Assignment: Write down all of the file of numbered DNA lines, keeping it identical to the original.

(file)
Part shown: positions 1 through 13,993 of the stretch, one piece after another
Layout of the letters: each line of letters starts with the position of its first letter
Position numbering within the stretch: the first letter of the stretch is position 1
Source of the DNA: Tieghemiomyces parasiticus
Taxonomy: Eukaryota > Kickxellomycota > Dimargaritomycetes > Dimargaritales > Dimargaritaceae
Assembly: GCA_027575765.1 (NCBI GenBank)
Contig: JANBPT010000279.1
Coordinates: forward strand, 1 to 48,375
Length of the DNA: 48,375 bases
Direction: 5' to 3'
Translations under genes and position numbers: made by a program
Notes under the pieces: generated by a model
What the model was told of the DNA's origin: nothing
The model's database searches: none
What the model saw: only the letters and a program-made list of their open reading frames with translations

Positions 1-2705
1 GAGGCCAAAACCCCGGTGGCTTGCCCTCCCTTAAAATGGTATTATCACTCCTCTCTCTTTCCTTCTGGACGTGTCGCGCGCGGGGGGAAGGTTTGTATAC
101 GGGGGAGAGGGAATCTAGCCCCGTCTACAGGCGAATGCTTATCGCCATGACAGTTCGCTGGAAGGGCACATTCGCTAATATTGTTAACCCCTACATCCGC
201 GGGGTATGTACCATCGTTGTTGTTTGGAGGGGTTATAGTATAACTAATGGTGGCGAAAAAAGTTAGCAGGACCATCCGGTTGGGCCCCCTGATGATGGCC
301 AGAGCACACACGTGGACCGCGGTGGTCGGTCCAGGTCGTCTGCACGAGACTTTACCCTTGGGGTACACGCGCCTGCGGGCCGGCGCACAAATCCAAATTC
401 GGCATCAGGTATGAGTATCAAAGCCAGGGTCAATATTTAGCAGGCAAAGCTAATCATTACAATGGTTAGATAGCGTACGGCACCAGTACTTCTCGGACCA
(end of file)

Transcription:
Part shown: positions 1 through 13,993 of the stretch, one piece after another
Layout of the letters: each line of letters starts with the position of its first letter
Position numbering within the stretch: the first letter of the stretch is position 1
Source of the DNA: Tieghemiomyces parasiticus
Taxonomy: Eukaryota > Kickxellomycota > Dimargaritomycetes > Dimargaritales > Dimargaritaceae
Assembly: GCA_027575765.1 (NCBI GenBank)
Contig: JANBPT010000279.1
Coordinates: forward strand, 1 to 48,375
Length of the DNA: 48,375 bases
Direction: 5' to 3'
Translations under genes and position numbers: made by a program
Notes under the pieces: generated by a model
What the model was told of the DNA's origin: nothing
The model's database searches: none
What the model saw: only the letters and a program-made list of their open reading frames with translations

Positions 1-2705
1 GAGGCCAAAACCCCGGTGGCTTGCCCTCCCTTAAAATGGTATTATCACTCCTCTCTCTTTCCTTCTGGACGTGTCGCGCGCGGGGGGAAGGTTTGTATAC
101 GGGGGAGAGGGAATCTAGCCCCGTCTACAGGCGAATGCTTATCGCCATGACAGTTCGCTGGAAGGGCACATTCGCTAATATTGTTAACCCCTACATCCGC
201 GGGGTATGTACCATCGTTGTTGTTTGGAGGGGTTATAGTATAACTAATGGTGGCGAAAAAAGTTAGCAGGACCATCCGGTTGGGCCCCCTGATGATGGCC
301 AGAGCACACACGTGGACCGCGGTGGTCGGTCCAGGTCGTCTGCACGAGACTTTACCCTTGGGGTACACGCGCCTGCGGGCCGGCGCACAAATCCAAATTC
401 GGCATCAGGTATGAGTATCAAAGCCAGGGTCAATATTTAGCAGGCAAAGCTAATCATTACAATGGTTAGATAGCGTACGGCACCAGTACTTCTCGGACCA